I was once told by an ex-lover that they had never seen someone so comfortable naked. It would have been hard to imagine at any point in my past that I would be that person. My response to that was “I’ve EARNED my confidence in my body.” Sometimes it seems like it’s more socially acceptable for women to shame and loathe our bodies than to celebrate them which is why I must have seemed so unusual to them.
I spent years doing everything I could to manipulate and control the shape of my body. I wanted to turn it into something that it just naturally wasn’t. Although I am tall and thin and have never been overweight, my body isn’t perfect. My arms will always be skinny and I just barely fill an A cup bra size. When I’ve gained weight in the past, it all goes into my stomach and my thighs and when I was in the depth of starvation, my obsession was in how flat I wanted my stomach to be. I kept telling myself that if only my abs would be more defined, I’d be happy. Unfortunately, this obsession turned my entire life upside down and took a huge toll on my health.
Here I am today, 12 years recovered and I still wish my stomach were flatter. Sometimes I wish I were a little curvier or that I had more defined muscles. I still wake up most mornings hoping to feel skinnier than I usually do. The difference now is that I care more about the life I’ve fought so hard for than I do about having the perfect body. Some days are easier than others, of course, but when the body shame hits, I have a handful of tools that I use to help me through it:
I ask my higher power to please let me accept my body for its shape and ability. I do this before, during and after meals, as needed. (Some days I don’t need to at all, what a miracle!)
2. I weigh the pros and cons
I could potentially spend another 12 years or more fighting a relapse that began by skipping just one meal (because that’s how addiction works) or I could just feel slightly uncomfortable in my body, for today, and keep the life that I’ve fought so hard for in my recovery. When I think about how high the stakes are, it makes my choices much clearer.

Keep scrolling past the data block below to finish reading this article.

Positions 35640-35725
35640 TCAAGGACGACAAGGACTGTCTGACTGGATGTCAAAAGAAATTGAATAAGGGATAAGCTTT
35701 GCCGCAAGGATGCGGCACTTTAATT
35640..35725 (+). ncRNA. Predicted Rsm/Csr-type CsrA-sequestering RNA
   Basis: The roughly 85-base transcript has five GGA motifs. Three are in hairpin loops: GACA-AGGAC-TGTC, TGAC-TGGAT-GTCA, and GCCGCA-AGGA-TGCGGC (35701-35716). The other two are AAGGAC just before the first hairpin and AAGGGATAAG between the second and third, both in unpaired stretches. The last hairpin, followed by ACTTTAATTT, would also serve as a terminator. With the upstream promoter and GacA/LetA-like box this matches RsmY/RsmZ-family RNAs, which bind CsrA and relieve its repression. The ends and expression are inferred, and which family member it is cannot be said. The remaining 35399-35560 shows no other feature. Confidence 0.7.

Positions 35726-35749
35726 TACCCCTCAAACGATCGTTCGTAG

I go to a class almost every day. Nothing gets me more in my body than that. It feels amazing to move through the shapes and try to make them as graceful and as beautiful as possible. My anxiety is released and I feel more grounded afterward.
4. “Safe clothes”
When all else fails, I put on a black tank top. Some days I don’t feel as beautiful as others and I don’t always want to take a fashion risk. Resorting back to what I feel most comfortable in works every time. Everyone should have a “safe” outfit. It’s no wonder I’m almost always wearing a black tank top: I know I look good in them!
After all I’ve put my body through, it hasn’t failed me. I appreciate it for doing what it is supposed to. My body doesn’t exist to feed my ego or to be manipulated into an unrealistic aesthetic ideal. I tried that and it revolted. It stopped functioning properly so much so that I had to decide if I wanted to live or die. I chose life and my body showed me how resilient and miraculous it can be.
I think about how hard I’ve worked to love myself and to be comfortable in my own skin. My recovery is strong but it still requires daily work. The hiccups exist to remind me that my disease is still a part of me and that my relationship with my body requires work and progress every day. For today, I am grateful to be alive and in my body so hell yeah I’m comfortable naked!
Image Source: Flickr